Tuesday, March 1, 2011

Federal Polling

There has been some interesting federal polling of late, all of it which indicates to me that there is a significant gap between the Conservatives and Liberals federally. The gap has ranged from 5 percentage points to 16 percentage points over the last month. Looking through all the polls, I would say broadly the national results are roughly the same as they were in the 2008 election.

What changes that seem to have happened are as follows:

  • The Conservatives seem to have some strength in Newfoundland.   The latest Anus Reid poll was a very large one and allowed for some numbers for provinces we do not normally see results for, one of those being Newfoundland.  This should be worth two seats for the Conservatives
  • In BC the Conservatives continue to be down from where they were in the last election but I am not sure if they are down enough to lose seats.  Also, I can not see Esquimalt Juan de Fuca going anyway other than Conservative.
  • The Conservatives seem to be up in Ontario from the last election.   I think on these numbers this will mean about five to eight seats to the Conservatives
  • Outside of some of the 'bleu' regions of Quebec, the province seems to be swinging behind the Liberals as the main opposition to the Bloc, but the regional numbers are not consistent enough for me to trust that as a trend.   I can not certain, but I think the Conservatives will lose two to four seats to the Bloc and the Liberals will gain two or three from the Bloc.

So what do I think the implication of this all has on an election?  I think it speaks of a good situation for the Conservatives.    Ultimately the Conservatives will be able to out spend and out campaign the other parties, by which I mean the NDP and the Liberals.  

Over the last six elections the NDP keeps showing how weak they are at campaigning, I see nothing that will change this and I see them mainly playing defense in the seats they hold.  

The Liberals under Ignatieff are either hiding their campaign style and competence or they really are that weak.  Combine this with a leader with no real campaign experience and a party without a lot of money and I suspect the Liberals will be hard pressed to improve their numbers.

Taking an election campaign into account, I see the final result being a small majority government for Stephen Harper if we hold a spring election.  Roughly as follows:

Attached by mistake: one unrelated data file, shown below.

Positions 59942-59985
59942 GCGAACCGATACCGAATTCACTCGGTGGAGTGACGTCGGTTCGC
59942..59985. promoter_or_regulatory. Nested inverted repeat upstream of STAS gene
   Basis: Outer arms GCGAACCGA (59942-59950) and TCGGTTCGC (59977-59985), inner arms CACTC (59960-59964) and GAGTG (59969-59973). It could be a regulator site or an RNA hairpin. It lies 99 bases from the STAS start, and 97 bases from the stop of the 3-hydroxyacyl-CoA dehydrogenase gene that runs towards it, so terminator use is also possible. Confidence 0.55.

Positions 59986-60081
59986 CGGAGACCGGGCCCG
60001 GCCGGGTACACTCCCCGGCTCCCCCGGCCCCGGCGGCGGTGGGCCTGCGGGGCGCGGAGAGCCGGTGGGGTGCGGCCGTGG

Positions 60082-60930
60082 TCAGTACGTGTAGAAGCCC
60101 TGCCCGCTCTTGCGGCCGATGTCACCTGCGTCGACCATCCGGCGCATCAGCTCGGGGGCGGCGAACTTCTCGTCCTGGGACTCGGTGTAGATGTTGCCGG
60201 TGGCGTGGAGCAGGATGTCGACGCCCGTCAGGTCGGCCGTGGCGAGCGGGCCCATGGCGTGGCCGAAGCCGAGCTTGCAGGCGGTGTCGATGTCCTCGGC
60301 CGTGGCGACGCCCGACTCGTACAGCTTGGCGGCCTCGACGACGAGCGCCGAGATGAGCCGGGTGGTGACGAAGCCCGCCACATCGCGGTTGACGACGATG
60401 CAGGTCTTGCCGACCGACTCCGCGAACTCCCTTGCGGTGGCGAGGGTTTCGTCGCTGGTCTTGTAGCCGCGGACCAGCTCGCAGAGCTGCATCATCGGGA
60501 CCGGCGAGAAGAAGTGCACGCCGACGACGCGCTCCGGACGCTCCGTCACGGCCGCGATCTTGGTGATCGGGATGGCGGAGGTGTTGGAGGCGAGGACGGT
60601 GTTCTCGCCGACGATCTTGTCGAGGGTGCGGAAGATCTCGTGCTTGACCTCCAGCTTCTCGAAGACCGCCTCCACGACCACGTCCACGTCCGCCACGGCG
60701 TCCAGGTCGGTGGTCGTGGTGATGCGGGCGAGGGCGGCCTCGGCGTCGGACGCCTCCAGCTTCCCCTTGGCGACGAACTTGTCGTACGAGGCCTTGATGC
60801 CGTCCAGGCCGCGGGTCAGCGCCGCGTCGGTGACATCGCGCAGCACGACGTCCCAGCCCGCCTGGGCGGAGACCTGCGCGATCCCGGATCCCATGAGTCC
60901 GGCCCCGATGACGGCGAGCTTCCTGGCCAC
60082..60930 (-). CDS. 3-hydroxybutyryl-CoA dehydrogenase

• Conservatives  158
  • Liberals 72
  • Bloc 48
  • NDP 30

Keep in mind I predicting the outcome of a spring federal election and not the results that would occur from the polling numbers of the moment.   The current polls will be ancient history by the time we have an election and are really meaningless other than to give us a broad sense of the mood of the nation.

Election prediction is primarily an issue of dead reckoning of what seems realistic given the information at hand and projecting changes into the future.

The party that should be the most worried is the NDP as they have been weak on the national scene for a long time.   I honestly do not think the NDP can treat many seats in Canada as safe in the coming election.   A 1957 or 1993 result is not unrealistic for them.  Their weakness will come if the public thinks a Conservative majority is likely and in suspect many soft New Democrats will go the Liberals to try and stop that.  

What evidence do I have of this?   The NDP managed to lose Winnipeg North in a by-election to the Liberals last year.   This is to the supposedly weak Ignatieff Liberals.   Before this by-election, Winnipeg North (or Winnipeg North Centre) was held by the CCF/NDP in 22 out of 26 elections.   The Abraham Heaps, later of the CCF, won this three times before the CCF was formed.   This is heartland of the NDP and if they lose this, they have nothing safe.  

In Vaughn you can see evidence of the move of votes from the NDP to the Liberals to stop the Conservatives, not that it worked.   The NDP managed a pathetic 1.7% in that by-election.   They are a major party so one has to assume they try their hardest in all by-elections because you never know what can happen.   1.7% says a lot about Jack Layton and the NDP.    The public may not notice, and the party may brush it off, but the NDP has serious weaknesses.
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